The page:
We're often asked by clients what to pack when visiting Scotland. Here are some packing tips to help you have a stress-free luxury holiday in Scotland and make the most of your time whatever the weather!
Here at The Tartan Road, we design bespoke luxury holidays in Scotland. We're passionate about this small country, and we think it's one of the best places in the world to go on vacation.
Scotland’s weather can be very variable, with large temperature ranges and precipitation common in summer. Daytime temperatures in summer can vary from 50F to well over 80F (10C to 26C), and rain is common.
In winter, temperatures can be as cold as 5F in sheltered glens or at altitude, and as warm as 50F on the coast or in cities (-15C to 10C). Snow and ice are regularly encountered in winter, and it can also be stormy with high winds at times.
As you can see, the weather in Scotland varies a lot. Locals often say that we get four seasons in one day, or that "if you don't like the weather, just wait 5 minutes", and this is true.
This weather variability can create challenges for packing, but don't worry - with the right clothing you can enjoy this beautiful country whatever the weather.
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Yes, you read that right - we DO get the sun in Scotland!
Whilst the temperatures might be cooler than you're used to, the sun does shine on bonny Scotland and the UV index can be very high in the summer months.
We recommend bringing a sunhat, sunglasses and high-factor suncream to protect your skin from the sun.
Particularly if you're hiking, you will find that the sun's rays are stronger at altitude, so bear this in mind when heading into the mountains.
When taking part in water sports, be mindful that even if the water feels cool and the breeze on the sea keeps you at a pleasant temperature, the sun reflecting off the water can easily burn your face and hands even if you are wearing a wetsuit or drysuit.
Even on winter trips, if hiking at altitude or venturing out for long periods on sunny days, you will be glad of eye protection at the very least.
Clothing suitable for the outdoors
If you plan to be outside for any length of time during your trip, it is advisable to bring the following:
○ Short-sleeved t-shirts
○ Long-sleeved t-shirts
○ Warm jumper / fleece top
○ Lightweight trousers or leggings (ideally quick-drying, breathable material)
○ Waterproof jacket (and waterproof trousers are advisable if you plan to do longer hikes or hike in poor weather)
○ Sturdy footwear - solid trainers or ideally walking shoes/boots
○ For winter hiking, you will need an ice axe and crampons if venturing into the mountains
Layering clothing can be incredibly useful to allow you to adjust to suit the temperatures and conditions you encounter.
If hiking, please be aware that the weather at altitude can be very different to what you encounter at sea level. Always take enough clothing with you to keep warm, a waterproof outer layer, enough food and water and a means of calling for help. On the islands, the temperature is often a few degrees cooler than on the mainland, and it can be very windy.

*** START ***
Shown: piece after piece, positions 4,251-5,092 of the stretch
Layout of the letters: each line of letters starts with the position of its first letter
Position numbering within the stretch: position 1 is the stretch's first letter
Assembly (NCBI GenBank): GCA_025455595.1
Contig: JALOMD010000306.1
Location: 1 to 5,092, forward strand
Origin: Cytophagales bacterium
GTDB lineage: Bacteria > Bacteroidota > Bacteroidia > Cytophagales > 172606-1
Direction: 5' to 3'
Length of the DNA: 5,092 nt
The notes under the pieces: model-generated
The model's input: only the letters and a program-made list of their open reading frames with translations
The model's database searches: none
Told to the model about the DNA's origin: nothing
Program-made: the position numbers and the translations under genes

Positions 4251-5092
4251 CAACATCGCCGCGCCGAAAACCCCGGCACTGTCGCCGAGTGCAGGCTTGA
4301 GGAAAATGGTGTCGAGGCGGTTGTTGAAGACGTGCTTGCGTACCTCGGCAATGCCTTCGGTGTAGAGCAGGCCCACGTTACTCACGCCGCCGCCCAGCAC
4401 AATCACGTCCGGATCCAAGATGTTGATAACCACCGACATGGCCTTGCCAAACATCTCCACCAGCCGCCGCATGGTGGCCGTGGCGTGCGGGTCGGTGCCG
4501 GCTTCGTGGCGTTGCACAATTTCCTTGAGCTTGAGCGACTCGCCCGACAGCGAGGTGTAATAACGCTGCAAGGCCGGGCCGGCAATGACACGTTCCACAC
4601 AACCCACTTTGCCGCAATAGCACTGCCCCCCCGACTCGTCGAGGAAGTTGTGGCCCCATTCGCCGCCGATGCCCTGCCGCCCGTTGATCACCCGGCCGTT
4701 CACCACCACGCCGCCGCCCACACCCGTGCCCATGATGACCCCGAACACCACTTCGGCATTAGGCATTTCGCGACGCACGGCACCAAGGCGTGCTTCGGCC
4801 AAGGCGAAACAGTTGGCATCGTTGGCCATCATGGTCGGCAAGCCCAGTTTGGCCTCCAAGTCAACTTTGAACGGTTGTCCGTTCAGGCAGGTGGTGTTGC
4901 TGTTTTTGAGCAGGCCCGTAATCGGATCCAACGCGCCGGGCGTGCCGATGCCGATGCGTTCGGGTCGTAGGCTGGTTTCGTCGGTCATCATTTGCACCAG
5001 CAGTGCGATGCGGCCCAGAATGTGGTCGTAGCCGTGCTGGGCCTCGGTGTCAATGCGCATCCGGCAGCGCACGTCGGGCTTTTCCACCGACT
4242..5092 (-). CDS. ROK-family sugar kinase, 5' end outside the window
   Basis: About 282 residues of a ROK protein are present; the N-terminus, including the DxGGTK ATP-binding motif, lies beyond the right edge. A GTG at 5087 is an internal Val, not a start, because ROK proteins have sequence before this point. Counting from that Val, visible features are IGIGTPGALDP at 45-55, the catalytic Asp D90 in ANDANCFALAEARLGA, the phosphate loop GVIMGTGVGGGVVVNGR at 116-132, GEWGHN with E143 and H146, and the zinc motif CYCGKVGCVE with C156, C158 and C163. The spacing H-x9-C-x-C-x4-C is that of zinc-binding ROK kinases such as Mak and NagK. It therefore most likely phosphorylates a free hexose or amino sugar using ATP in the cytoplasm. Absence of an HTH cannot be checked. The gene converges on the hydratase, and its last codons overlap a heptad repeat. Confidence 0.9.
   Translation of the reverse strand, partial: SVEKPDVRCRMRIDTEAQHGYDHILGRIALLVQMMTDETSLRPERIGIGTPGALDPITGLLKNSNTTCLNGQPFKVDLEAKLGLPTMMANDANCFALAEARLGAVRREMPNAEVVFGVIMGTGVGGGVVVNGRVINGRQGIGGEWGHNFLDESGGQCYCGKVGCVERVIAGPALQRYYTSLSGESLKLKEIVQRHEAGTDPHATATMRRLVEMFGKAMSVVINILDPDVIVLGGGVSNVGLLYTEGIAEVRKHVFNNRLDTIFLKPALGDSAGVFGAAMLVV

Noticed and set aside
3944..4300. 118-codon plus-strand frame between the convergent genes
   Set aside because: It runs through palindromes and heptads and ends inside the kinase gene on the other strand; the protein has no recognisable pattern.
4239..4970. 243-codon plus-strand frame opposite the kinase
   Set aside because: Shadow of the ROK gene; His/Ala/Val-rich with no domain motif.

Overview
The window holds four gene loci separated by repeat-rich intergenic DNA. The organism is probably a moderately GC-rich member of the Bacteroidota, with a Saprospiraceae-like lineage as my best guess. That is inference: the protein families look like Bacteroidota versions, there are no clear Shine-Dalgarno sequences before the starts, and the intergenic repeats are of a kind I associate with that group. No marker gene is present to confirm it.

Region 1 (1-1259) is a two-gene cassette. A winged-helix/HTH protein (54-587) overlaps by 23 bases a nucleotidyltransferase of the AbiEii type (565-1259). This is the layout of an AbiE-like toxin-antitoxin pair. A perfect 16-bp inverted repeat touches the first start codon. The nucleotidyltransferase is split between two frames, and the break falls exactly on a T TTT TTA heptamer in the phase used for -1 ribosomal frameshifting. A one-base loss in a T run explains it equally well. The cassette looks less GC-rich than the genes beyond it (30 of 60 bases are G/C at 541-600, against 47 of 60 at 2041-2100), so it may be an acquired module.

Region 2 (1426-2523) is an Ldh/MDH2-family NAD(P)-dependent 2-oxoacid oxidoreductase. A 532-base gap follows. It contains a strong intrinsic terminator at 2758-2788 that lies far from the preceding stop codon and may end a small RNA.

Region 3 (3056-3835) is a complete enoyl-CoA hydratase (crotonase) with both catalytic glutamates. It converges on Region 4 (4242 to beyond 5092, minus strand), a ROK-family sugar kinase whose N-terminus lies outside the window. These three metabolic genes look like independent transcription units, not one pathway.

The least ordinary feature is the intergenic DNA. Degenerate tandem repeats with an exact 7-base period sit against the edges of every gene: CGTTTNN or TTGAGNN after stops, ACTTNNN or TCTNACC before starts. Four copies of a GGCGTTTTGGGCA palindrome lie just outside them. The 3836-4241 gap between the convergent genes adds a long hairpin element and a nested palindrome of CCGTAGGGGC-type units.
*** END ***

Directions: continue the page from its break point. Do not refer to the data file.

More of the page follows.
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Protection against biting insects
Particularly in summer, visitors to parts of Scotland can be annoyed by biting insects such as 'midges' (flying insects smaller than mosquitoes which can be found in large numbers and give a small, itchy bite) and ticks.
Midges tend to frequent areas away from the coast where the air is still, and will congregate in areas near standing water and in sheltered valleys. They are not harmful but they are annoying, so if you think you will be bothered by them it's advisable to get hold of some repellent. We think Smidge works best, which is widely available in Scotland - they also give a midge forecast to help you avoid the worst-affected areas. Some people also like to bring a head net to keep the midges away from their face.
Repellent also works on ticks, which are small biting insects which do not fly but tend to be around in long grass and ferns, particularly in areas where there are livestock or deer around. Ticks will attach to you for a period and detach once they have 'fed', leaving a small bite. Ticks can carry disease, so it is advisable to check yourself carefully after hiking outdoors and remove any you find as soon as possible to reduce the risk. If you are planning on doing a lot of hiking during your trip, it would be advisable to bring tick tweezers with you as well, so that you can quickly and safely remove a tick if you find one.
Dressing for meals in Scotland
Most restaurants in Scotland do not have a specific dress code, but in general people will avoid wearing sportswear or swimwear to dinner.
Where there is a dress code or any expectation on clothing, it is usually ‘smart casual’, which for men means smart trousers (not jeans or jogging bottoms), smart shoes (no trainers), a shirt and a jacket (no tie required), and for ladies this means a skirt/smart trousers and top or a dress.
Please check with us or ask your restaurant beforehand if you have any questions about the dress code.
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Camera to capture your Scottish adventure
And finally...we can guarantee you'll see some amazing things during your luxury holiday in Scotland, so don't forget to bring your camera to capture all these amazing experiences and look back on them later on!